BJJ is a combat sport where much of the focus is on the individual. Even though tournaments recognise both individual and team results, many still consider the individual more important than the concept of team. I am not here to debate that but feel it lends important context to this discussion. The same way that high-level, individual success demands a certain level of “ego” in terms of the approach to training and lifestyle, being a great training partner to any number of teammates over time requires some subjugation and control of “ego”. This is not to say that top-level athletes cannot be awesome teammates and training partners. It would be more accurate to say that those athletes must desire to also excel as teammates and training partners. The aforementioned example of Rodolfo Vieira rolling with smaller and less advanced partners illustrates how a world-class competitor can also make the choice to be a world-class teammate and training partner. When we, regardless of level of skill, “check our ego” during sparring and consider how we can make it productive for our teammates, as well as ourselves, we follow Rodolfo’s lead and help support the team collective as well as get individual benefit.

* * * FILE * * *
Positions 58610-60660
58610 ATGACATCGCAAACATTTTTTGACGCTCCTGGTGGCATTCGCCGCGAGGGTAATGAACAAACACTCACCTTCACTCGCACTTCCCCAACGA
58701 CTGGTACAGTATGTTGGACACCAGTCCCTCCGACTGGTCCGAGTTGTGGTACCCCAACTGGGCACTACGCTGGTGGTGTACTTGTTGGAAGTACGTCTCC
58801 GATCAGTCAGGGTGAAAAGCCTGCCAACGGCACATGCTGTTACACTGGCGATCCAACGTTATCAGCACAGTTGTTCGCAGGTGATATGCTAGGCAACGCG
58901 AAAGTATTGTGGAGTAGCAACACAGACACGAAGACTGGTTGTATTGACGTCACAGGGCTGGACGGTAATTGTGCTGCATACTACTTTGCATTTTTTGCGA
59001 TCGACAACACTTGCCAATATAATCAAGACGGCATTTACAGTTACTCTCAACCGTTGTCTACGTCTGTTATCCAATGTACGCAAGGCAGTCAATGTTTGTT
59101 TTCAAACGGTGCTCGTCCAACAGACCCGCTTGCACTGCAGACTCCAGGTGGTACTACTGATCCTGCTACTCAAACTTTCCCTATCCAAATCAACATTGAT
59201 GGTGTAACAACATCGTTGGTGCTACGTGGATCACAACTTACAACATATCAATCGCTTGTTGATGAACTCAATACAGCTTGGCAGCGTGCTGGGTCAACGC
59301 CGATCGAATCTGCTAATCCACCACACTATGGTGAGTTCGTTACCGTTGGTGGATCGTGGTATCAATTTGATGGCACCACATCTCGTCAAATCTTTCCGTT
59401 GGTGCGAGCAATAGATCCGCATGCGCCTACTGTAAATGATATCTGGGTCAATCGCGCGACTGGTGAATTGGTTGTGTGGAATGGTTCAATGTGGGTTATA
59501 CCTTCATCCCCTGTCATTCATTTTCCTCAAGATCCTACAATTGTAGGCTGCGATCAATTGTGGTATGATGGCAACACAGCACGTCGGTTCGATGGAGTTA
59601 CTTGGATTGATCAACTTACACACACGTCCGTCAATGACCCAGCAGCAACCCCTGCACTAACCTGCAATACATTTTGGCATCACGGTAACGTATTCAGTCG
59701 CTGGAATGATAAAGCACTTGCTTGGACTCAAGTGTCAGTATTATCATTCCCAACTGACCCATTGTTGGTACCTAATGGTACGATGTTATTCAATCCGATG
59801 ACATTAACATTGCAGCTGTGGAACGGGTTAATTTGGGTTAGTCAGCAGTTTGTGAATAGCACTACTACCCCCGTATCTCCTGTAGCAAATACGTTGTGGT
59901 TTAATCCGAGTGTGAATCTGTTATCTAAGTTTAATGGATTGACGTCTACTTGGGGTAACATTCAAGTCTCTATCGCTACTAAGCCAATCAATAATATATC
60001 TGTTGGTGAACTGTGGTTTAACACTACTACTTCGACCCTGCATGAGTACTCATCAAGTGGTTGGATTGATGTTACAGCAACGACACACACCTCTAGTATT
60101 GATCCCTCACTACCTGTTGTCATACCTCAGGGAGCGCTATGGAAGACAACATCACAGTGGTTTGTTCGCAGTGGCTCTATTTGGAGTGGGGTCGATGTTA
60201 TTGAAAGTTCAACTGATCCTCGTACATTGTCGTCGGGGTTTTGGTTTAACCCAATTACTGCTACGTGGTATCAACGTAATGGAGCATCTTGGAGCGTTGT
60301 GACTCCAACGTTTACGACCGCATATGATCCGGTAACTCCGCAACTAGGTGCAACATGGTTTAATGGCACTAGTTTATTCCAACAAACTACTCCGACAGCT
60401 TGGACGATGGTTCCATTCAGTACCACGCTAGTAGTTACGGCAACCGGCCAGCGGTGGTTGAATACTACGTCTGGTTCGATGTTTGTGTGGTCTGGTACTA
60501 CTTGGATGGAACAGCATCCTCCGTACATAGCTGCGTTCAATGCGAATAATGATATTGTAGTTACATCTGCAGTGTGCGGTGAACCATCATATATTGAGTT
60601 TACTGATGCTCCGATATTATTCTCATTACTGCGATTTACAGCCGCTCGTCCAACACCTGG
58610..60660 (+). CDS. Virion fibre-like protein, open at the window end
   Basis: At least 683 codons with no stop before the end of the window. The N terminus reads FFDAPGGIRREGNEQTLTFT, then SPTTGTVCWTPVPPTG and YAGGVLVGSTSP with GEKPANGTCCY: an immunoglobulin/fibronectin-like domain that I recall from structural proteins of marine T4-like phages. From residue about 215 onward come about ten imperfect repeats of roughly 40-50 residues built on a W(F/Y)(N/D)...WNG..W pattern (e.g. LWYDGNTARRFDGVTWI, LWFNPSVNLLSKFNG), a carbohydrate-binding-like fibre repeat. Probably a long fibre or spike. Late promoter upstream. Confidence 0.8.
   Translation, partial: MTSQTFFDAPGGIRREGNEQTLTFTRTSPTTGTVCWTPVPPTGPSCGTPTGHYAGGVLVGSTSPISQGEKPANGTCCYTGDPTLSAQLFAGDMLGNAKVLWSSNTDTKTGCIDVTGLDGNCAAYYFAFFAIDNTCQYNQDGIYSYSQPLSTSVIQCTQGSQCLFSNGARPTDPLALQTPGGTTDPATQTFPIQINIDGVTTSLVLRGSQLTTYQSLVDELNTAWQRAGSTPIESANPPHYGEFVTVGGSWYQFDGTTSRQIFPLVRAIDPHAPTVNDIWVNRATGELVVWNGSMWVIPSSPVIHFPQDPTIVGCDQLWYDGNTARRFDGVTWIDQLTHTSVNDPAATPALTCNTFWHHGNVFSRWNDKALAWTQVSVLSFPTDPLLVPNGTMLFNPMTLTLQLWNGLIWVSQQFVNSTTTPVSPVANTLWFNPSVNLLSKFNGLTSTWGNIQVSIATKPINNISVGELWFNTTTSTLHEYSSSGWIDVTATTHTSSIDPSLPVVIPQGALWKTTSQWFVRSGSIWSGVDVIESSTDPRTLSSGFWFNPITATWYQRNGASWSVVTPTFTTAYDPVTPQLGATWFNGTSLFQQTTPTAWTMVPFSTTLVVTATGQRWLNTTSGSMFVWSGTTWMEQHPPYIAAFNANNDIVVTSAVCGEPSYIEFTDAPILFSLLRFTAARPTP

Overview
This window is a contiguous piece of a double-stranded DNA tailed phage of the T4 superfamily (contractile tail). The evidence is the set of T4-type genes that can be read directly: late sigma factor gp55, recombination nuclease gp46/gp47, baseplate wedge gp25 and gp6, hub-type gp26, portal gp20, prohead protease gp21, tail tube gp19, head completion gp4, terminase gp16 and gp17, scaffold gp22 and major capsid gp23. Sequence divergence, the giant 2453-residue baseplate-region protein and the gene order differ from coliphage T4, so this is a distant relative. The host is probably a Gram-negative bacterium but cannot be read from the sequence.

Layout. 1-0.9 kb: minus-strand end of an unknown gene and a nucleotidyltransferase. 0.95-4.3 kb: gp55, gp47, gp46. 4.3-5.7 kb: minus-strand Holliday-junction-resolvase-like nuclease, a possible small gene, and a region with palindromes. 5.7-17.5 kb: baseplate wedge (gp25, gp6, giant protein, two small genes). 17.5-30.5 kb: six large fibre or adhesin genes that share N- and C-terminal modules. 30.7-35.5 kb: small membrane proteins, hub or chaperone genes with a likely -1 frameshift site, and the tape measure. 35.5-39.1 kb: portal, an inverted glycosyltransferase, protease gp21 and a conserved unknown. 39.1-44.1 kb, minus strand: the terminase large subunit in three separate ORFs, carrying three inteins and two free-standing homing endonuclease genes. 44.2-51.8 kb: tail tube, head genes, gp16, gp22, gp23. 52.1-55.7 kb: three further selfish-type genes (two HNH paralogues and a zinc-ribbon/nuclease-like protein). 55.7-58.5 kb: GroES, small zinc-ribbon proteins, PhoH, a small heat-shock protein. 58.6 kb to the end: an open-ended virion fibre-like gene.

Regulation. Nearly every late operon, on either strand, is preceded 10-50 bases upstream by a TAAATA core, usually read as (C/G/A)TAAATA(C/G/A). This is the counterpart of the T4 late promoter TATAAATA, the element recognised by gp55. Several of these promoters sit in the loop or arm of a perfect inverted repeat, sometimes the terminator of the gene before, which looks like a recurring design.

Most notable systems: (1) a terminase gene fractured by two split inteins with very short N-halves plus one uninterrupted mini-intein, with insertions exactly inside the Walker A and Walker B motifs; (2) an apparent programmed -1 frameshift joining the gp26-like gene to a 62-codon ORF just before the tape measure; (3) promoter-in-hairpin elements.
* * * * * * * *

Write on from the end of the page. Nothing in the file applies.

Whatever our goals in the sport, we all spend time on the same mat and the hours learning and sparring with training partners form the foundation upon which our BJJ lifestyles are built. When we consistently apply these tips, we become vehicles via which we help maximize both our and teammates’ academy experience. Being a great training partner on the mat allows us to better enjoy, and help others enjoy, all the benefits of BJJ in and out of the academy.
About the author: Sam Joseph is a 2nd degree black belt, head instructor and owner of Buckhead Jiu Jitsu in Atlanta.